“Because these courses were put into (the student’s) schedule without any knowledge of the department chair (or) graduate program director, in other words, illegal courses, and taught by…illegally appointed department chair and graduate program director, respectively,” Smith said. The previous department chair and graduate program director were removed by Ammons without reason, in violation of school policy, Smith said.

Smith said a major course was offered to a single student as an independent study in the 2018 Fall semester even though the Speech Pathology Department does not offer independent study, which Smith said violates the accuracy of the ASHA accreditation report where no independent study has ever been reported. Again, Smith said this constituted grade fraud.

Further, Smith said Dr. Stephen Enwefa removed Dr. Lewnau from her duties of teaching the course without reason and appointed his wife, Dr. Regina Enwefa, to teach the course. “This is nepotism despite the insistence by Dr. Ammons and President (Ray) Belton’s general counsel that the university is not in violation of the state’s nepotism laws.”

The student was to have completed an unauthorized clinic in the 2018 Spring semester, Smith said, but neither the site nor the clinical hours were approved by the Clinical Education director. The student was given an F because she attended only two weeks of the eight-week clinic, but Ammons changed her grade to a B. “The grade of B that was authorized by Dr. Ammons is fraudulent,” Smith said.

“Because Dr. Moland refused to give credit for something of which she had no record; because she would not falsify records for this student and lie, Dr. Ammons fired her,” Smith said.

Likewise, Dr. Gillis said she was fired for refusing to violate the ASHA professional ethics and because she “refused to submit to the illegal orders of Dr. Ammons.”

Dr. Seibert said she entered into an agreement with Southern whereby she would be paid $20,000 for teaching in the Speech-Language Pathology Department during the 2018 Fall semester but was subsequently paid only $7,500.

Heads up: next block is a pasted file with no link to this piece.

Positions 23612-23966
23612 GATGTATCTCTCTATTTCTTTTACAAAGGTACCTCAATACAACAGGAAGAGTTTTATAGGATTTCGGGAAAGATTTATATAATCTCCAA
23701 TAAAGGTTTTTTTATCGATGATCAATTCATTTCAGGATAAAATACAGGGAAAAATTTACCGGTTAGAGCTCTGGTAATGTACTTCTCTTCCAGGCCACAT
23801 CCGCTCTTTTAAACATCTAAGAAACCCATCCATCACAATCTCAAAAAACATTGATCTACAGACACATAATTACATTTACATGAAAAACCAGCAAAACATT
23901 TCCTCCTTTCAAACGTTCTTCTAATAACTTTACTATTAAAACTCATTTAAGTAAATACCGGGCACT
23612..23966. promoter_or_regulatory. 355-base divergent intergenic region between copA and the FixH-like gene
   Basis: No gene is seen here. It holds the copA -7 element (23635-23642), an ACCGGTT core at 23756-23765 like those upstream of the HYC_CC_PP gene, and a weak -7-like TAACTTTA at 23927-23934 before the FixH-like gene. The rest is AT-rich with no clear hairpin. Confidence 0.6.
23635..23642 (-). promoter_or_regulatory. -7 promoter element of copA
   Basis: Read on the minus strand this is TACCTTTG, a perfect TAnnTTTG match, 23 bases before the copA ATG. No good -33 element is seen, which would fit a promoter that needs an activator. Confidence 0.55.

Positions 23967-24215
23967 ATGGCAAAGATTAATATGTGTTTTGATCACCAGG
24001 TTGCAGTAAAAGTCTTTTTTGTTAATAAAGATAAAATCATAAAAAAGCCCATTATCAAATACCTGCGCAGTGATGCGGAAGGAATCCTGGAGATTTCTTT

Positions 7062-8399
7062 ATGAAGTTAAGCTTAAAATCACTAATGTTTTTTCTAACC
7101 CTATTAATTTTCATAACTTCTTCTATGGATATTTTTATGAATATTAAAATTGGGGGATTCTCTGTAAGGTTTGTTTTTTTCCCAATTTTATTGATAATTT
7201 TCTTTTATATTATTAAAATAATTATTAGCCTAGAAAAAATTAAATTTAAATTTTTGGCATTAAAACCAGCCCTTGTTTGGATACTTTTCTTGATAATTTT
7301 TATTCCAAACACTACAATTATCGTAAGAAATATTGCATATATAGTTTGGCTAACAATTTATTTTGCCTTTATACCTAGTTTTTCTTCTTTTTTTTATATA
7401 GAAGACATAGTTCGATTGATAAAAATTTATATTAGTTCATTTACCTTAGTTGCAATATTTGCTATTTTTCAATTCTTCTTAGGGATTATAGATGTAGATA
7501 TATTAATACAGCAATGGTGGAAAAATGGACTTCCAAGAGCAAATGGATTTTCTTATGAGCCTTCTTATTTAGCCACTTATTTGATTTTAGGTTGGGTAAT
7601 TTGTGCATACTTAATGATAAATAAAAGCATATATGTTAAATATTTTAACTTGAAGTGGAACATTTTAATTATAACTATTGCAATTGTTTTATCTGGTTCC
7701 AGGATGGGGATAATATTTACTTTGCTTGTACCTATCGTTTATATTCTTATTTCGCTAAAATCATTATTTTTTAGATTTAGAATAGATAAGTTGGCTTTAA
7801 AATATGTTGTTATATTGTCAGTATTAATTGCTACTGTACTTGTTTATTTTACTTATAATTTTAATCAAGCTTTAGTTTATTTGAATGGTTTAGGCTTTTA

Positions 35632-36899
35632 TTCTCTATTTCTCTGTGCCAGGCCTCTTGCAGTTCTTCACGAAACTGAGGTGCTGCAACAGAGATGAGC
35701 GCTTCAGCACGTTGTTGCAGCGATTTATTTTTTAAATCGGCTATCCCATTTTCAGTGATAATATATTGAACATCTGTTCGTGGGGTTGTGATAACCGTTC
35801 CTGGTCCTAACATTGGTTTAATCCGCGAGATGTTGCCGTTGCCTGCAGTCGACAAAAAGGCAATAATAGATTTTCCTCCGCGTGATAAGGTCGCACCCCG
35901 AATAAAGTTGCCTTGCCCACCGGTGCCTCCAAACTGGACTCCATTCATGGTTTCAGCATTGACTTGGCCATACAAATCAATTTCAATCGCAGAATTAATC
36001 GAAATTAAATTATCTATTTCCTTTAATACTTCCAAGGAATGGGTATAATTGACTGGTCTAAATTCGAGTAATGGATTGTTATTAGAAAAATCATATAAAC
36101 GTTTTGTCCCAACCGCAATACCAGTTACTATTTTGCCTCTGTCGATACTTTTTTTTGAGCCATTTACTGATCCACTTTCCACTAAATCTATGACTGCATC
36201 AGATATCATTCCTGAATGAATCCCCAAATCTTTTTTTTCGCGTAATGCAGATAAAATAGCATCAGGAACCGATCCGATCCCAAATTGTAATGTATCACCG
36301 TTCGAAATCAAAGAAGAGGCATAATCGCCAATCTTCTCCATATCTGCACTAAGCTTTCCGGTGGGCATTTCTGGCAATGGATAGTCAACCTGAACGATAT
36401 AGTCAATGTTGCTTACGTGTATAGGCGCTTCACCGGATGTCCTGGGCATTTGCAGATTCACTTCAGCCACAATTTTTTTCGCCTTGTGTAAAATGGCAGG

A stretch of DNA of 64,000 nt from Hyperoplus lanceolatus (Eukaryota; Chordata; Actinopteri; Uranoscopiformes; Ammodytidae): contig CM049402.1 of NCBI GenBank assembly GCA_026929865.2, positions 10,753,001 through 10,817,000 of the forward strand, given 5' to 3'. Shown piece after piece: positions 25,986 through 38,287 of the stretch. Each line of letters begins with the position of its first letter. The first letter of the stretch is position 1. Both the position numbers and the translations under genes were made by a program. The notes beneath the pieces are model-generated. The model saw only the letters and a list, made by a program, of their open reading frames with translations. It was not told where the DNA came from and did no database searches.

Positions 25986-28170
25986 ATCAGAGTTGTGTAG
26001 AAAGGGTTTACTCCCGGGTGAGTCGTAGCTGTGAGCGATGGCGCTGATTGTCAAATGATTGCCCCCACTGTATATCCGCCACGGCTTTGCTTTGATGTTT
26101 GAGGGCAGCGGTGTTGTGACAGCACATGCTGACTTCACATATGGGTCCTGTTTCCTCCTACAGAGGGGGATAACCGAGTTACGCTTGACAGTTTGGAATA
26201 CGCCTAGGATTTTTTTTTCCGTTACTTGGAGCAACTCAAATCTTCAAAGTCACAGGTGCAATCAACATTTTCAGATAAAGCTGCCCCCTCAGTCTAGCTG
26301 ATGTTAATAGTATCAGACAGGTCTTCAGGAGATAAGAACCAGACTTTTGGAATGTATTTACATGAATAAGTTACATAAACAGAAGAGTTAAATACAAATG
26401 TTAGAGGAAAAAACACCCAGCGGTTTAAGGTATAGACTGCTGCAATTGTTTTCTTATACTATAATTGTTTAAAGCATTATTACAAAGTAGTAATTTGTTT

Dr. Lewnau added, “As chair of the admissions committee for the master’s degree program in speech-language pathology, Dr. Gillis had been contacted several times about the admission of 6 students who had applied and been denied because they did not meet the minimum admissions requirements.

“These contacts came from various offices on campus, including the President’s office, the Board of Supervisors’ office and the office of the Executive Vice President/Executive Vice Chancellor and someone who claimed to be a member of the Southern University Alumni Association, for the purpose of trying to get these students into the master’s degree program.

“Dr. Gillis had to repeatedly stated that the students just did not qualify for admissions. After Dr. (Donna) Dejean and Dr. Lewnau were removed from their administrative offices and replaced by the husband and wife team of Drs. Stephen and Regina Enwefa, and Dr. Gillis was given a letter of termination from the University, effective May 2019, these students were admitted to the master’s degree program by the Enwefas.

“Bear in mind, these students were admitted by the Enwefas who together and without any input from the rest of the faculty admitted them and without re-opening the admissions process to other students who might interested.

“The invitation was extended to these students who had been supported by individuals from the offices cited above. We believe that this was a contributing factor to Dr. Gillis’ being terminated. She refused to bow to the pressure placed upon her in the matter of these admissions. Since then all admissions, undergraduate and graduate, are administered by Stephen and Regina Enwefa; there is no longer an admissions committee as there had been in the past. Once again, nepotism!”